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a:hover and a:active and named anchors

From: Jerry Baker <jerrybaker@attbi.com>
Date: Thu, 25 Jul 2002 14:39:13 -0600
Message-ID: <3D4061F1.901@attbi.com>
To: www-style@w3.org

Forgive me if this has been visited before. A cursory search of the 
archives turned up some fragmented discussion of the issue, but I did 
not see anything that looked like a comprehensive discussion of the topic.

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The Case Against :hover and :active For All Elements (or Named Anchors)

The current CSS2 specification, and the current CSS3 "selectors" module, 
allow any element to have the :hover and :active property. That any 
element may have the :hover and :active properties applied to it has 
some consequences that were likely unintended when the specification was 
written. One effect that is likely to be the most common, and 
unexpected, is that named anchors are put into the :hover and :active 
states by user agents when the page author has assigned a:hover and 
a:active rules to his/her page. The CSS1 specification, and conforming 
authoring tools and user agents, have led to a historic use of a:hover 
and a:active to assign attributes to link elements (HREF). That CSS2 and 
CSS3 will now change the expected behavior will change the expected 
behavior of any page that uses these pseudo-classes with the intention 
that they only apply to actual href links.

The :hover state is a useful tool to provide visual indication to the 
user that an element accepts input from a pointing device such as a 
mouse, and the :active state is useful for indicating that a particular 
element is currently in the activation state. These visual indications 
are naturally intuitive to the user. That the pointing device activates 
an element (and :hover and :active are visual activations) naturally 
suggests to the user that the activated element accepts some sort of 
input from that pointing device. These properties are natural and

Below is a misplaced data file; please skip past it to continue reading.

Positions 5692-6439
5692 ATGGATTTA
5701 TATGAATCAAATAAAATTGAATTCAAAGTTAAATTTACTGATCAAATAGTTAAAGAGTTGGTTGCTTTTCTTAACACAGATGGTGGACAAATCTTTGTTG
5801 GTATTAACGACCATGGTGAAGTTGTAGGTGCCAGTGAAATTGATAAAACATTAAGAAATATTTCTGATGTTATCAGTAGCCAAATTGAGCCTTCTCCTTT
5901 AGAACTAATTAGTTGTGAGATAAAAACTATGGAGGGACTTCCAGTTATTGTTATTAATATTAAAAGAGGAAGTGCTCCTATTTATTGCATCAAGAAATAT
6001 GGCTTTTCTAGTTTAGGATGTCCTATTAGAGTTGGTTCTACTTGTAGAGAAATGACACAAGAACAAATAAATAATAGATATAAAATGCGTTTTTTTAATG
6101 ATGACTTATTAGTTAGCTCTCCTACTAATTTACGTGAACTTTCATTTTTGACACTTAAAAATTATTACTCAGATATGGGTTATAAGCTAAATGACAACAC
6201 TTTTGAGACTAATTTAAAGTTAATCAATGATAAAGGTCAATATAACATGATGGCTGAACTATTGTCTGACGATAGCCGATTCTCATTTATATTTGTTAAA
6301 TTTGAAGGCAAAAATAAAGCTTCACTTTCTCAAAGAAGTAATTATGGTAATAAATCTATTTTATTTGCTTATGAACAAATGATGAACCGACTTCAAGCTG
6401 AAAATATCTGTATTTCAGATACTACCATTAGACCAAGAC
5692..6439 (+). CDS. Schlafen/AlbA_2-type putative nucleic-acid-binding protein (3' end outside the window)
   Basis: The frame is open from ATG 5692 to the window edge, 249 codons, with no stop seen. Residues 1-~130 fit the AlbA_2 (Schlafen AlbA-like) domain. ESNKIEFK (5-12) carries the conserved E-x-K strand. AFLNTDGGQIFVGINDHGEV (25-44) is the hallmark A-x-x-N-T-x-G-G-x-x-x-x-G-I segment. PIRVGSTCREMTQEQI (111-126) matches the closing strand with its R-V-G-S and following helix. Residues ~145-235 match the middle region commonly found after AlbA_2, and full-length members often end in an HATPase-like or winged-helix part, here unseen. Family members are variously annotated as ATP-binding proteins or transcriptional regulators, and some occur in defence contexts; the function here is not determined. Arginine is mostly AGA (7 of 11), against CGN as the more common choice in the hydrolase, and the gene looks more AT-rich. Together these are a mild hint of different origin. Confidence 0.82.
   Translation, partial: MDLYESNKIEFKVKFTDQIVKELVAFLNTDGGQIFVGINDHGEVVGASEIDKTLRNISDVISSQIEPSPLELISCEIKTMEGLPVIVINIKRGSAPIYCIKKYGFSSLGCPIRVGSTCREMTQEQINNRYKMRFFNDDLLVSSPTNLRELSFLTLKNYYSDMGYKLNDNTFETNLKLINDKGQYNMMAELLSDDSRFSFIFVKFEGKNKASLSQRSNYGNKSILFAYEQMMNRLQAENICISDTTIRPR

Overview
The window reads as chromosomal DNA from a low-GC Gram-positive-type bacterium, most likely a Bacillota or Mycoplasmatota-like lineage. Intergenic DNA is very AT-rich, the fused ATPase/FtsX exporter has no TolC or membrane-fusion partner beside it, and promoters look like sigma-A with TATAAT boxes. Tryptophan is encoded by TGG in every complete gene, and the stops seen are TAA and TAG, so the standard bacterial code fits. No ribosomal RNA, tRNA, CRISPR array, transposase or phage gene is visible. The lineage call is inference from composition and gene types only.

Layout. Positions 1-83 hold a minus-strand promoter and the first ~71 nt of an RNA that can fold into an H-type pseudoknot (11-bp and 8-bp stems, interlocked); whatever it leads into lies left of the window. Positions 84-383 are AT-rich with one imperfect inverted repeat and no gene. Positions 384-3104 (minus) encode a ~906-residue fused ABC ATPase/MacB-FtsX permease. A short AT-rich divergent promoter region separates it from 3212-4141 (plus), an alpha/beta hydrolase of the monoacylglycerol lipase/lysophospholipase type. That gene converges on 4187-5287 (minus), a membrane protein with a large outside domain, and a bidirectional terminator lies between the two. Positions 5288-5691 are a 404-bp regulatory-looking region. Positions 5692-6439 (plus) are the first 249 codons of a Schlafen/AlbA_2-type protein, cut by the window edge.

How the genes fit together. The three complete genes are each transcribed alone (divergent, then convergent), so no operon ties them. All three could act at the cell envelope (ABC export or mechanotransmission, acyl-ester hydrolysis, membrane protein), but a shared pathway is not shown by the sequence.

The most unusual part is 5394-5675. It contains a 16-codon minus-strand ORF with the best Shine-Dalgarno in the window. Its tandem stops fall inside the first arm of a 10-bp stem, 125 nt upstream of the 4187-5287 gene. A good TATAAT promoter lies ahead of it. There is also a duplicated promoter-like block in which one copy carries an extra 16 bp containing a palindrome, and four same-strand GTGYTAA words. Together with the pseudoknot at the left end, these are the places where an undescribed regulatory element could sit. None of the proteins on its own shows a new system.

logical cousins to the outline property applied to elements that will 
accept input as one uses the TAB key to navigate through a document, and 
to the "hand" that appears when a pointing device is placed over a link. 
Both the outline property and the "hand" cursor serve as visual 
indications to the user that some element accepts, or is going to 
accept, input.

One could argue that it is possible to set the outline property or the 
cursor property on elements that are not able to receive input. That 
argument is fundamentally different than the argument I am making 
against :hover and :active. To specify that a hand cursor appear over an 
element that does not accept input, and the same for the outline 
property, requires that the CSS author explicityly do so and be 
conscious of what is going to happen as a result. In the case of a:hover 
and a:active applying to named anchors, historical context will give the 
CSS author an expectation that is contrary to what will happen.

Although a strict interpretation of the a:hover and a:active rule would 
have them apply to <a name="name"> elements, it can be very effectively 
argued that they should not apply. Named anchors are a special cased of 
anchors that are both invisible to the user, and do not accept any user 
input whatsoever. They serve only as a position indicator for user 
agents, and have no bearing on the presentation or structure of a 
document. To the user, in effect, they do not exist. What ever could be 
the possible reason for needing, or wanting, a:hover and a:active to 
apply to named anchors?

Allowing elements that do not accept user input to have the :hover and 
:active states will negate any usefulness that these properties have had 
in the past in indicating the ability of an element to accept user 
input. Instead, the user of a CSS2 and/or CSS3 compliant user agent will 
quickly learn that :hover and :active states are not a reliable 
indicator of an element's ability to accept their input.


Solutions

There are two potential solutions that are both logical and reasonable:

1) Specifically exclude named anchors from :hover and :active states.

2) Require that an element be able to accept input from a pointing 
device before allowing it to have :hover and :active states.
Received on Thursday, 25 July 2002 16:39:15 GMT

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